12 March, 2021 Open access
12 March, 2021 Open access
 EWHC 578 (Admin)
In a new judgment, the High Court has ruled that local authorities have powers under the Local Government Act 1972 and the National Health Service Act 2006 to lawfully house people with no recourse to public funds (NRPF) during the Covid-19 pandemic.
In Ncube, R (on the application of) v Brighton and Hove City Council  EWHC 578 (Admin) (11 March 2021), the claimant (Mr Ncube) was a street homeless former asylum seeker and was therefore subject to an NRPF restriction. He applied to Brighton and Hove Council (the defendant) as homeless in September 2020, seeking accommodation during the Covid-19 pandemic.
The defendant refused to accommodate the claimant on the ground that section 185 of the Housing Act 1996 precluded it from providing accommodation or assistance to failed asylum seekers, and this was reflected in its Covid-19 accommodation policy. However, the claimant was in fact accommodated for several days after being granted interim relief following an urgent court application). In a subsequent High Court ruling issued on 9 October 2020 -  EWHC 3646 (Admin) - Deputy Judge Obi ruled that the defendant did not have powers to accommodate and discontinued the interim relief.
Following eviction from the interim accommodation, the claimant was almost immediately re-accommodated in ‘Everyone In’ accommodation provided by the defendant via St Mungo's. He subsequently moved to Home Office accommodation in Swindon on 30 November 2020 after a successful application for support under section 4 of the Immigration and Asylum Act 1999 (that gives a ‘safety net’ power to accommodate to central rather than local government).
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The claimant brought a claim against the defendant, with support from Shelter, on the grounds that his status - as a person within Schedule 3, para 7 of the Nationality Immigration and Asylum Act 2002 and section 185 of the 1996 Act - did not preclude him from being accommodated under the defendant's Covid-19 accommodation policy.
In particular, the claimant and Shelter argued that powers exist that enable a local authority to assist rough sleepers who have no recourse to public funds -
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As a preliminary issue, Mr Justice Freedman considers whether the claim is academic, finding that it is in the sense that the claimant is now being accommodated by the Home Office in the Swindon area. However, he also finds that the conditions for hearing the claim are met -
‘There is a question of law of importance beyond this case and potentially affecting many other applicants for accommodation. This refers to rough sleepers who are NRPF persons where the argument goes that it is unlawful for a local authority to provide even temporary accommodation due to statutory prohibitions about providing accommodation or assistance to such persons: see Housing Act 1996 section 185 paragraph 3 of Schedule 3 to the Nationality and Immigration Act 2002.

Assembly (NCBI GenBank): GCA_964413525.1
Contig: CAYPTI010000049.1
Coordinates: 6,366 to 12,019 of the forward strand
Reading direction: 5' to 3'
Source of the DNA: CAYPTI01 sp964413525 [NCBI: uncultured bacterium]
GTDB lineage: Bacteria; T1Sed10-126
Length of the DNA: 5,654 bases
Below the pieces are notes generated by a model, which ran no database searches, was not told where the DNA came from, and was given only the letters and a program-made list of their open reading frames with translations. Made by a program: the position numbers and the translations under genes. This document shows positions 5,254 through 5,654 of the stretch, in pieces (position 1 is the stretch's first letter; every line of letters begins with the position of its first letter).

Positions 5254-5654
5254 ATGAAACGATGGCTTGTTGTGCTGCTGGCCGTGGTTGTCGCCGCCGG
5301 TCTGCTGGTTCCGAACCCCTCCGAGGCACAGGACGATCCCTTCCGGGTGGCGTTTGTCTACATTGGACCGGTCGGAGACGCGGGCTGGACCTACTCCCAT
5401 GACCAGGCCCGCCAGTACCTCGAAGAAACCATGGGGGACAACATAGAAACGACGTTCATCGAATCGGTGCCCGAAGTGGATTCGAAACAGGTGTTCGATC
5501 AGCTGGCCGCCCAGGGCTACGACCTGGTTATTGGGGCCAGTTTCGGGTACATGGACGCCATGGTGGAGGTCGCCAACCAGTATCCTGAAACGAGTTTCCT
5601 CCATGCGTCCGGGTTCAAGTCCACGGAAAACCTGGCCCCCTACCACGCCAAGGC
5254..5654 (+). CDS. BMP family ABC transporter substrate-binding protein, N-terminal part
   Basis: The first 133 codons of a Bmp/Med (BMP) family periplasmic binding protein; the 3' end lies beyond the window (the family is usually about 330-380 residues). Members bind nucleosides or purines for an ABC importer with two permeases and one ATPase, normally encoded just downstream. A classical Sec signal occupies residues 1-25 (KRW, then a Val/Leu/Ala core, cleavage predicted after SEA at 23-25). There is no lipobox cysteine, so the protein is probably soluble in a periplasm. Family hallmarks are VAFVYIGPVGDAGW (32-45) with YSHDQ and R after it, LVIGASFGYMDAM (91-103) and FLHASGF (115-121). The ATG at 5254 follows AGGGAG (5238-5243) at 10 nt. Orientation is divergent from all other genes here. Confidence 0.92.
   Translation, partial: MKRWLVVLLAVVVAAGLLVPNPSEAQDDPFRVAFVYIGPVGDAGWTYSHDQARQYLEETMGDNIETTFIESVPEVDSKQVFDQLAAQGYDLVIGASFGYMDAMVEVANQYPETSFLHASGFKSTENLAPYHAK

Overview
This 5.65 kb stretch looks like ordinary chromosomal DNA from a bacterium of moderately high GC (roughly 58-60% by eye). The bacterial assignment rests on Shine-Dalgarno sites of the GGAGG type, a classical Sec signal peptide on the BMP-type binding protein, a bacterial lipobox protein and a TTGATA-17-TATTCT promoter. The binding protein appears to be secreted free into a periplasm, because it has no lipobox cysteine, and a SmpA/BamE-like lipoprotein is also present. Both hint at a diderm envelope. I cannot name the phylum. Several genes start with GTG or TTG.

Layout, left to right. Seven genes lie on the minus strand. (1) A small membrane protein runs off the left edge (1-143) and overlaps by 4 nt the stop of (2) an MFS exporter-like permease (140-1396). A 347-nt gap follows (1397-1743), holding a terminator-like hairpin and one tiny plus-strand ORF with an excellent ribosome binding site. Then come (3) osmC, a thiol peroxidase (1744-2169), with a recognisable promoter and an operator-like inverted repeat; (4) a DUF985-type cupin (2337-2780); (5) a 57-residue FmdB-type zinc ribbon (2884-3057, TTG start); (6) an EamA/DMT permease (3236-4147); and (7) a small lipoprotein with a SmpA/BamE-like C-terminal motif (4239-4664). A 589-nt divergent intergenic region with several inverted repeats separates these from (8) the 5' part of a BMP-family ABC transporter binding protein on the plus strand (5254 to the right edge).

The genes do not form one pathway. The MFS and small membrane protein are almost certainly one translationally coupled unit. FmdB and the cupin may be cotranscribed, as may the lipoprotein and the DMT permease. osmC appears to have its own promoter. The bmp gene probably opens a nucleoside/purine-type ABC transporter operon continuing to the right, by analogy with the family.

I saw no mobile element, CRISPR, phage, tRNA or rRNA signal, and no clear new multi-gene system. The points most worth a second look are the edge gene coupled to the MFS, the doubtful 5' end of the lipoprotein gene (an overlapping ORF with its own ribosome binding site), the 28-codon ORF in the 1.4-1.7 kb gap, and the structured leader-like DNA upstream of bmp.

… The Court does not have to decide all aspects of [the defendant’s] decision as it applied to the circumstances of the Claimant, but the question as to whether as a matter of law his being a NRPF person was a bar to his receiving accommodation.’ (paragraphs 143 and 144))
Turning to consider the grounds relied on by the claimant and Shelter, Mr Justice Freedman rules that -
The defendant has the power to provide or assist in the provision of accommodation under section 138 of the Local Government Act 1972
In the context of a national lockdown, Mr Justice Freedman says that Covid-19 was rightly identified as an emergency by the defendant in its policy publications but it was wrong to argue that the pandemic did not give rise to an emergency for the purpose of section 138 powers -
‘… there is a power of the local authority to provide temporary accommodation under section 138 where the four conditions set out in paragraph 46 above are satisfied. The emergency and the danger to life give rise to a discretion to act. This is subject to the local authority being of opinion that the circumstances are likely to affect some of its inhabitants in which case it may incur expenditure "necessary to avert, alleviate or eradicate its effects or potential effects." The question for the purpose of this judgment is not how the local authority ought to exercise its discretion, but simply whether it has a power to accommodate even a NRPF person. In my judgment, this is provided that the power is not being used to circumvent the restrictions and prohibitions in section 185 of the Housing Act 1996 or Schedule 3 to the Nationality, Immigration and Asylum Act 2002. It is further to be noted that the discretion to provide temporary accommodation is not a duty which it owes to a street homeless person but is simply a part of its powers in a particular set of circumstances. If the person has other avenues of accommodation such that this emergency support is not required, then that is likely to be relevant to the exercise of the discretion.’ (paragraph 64)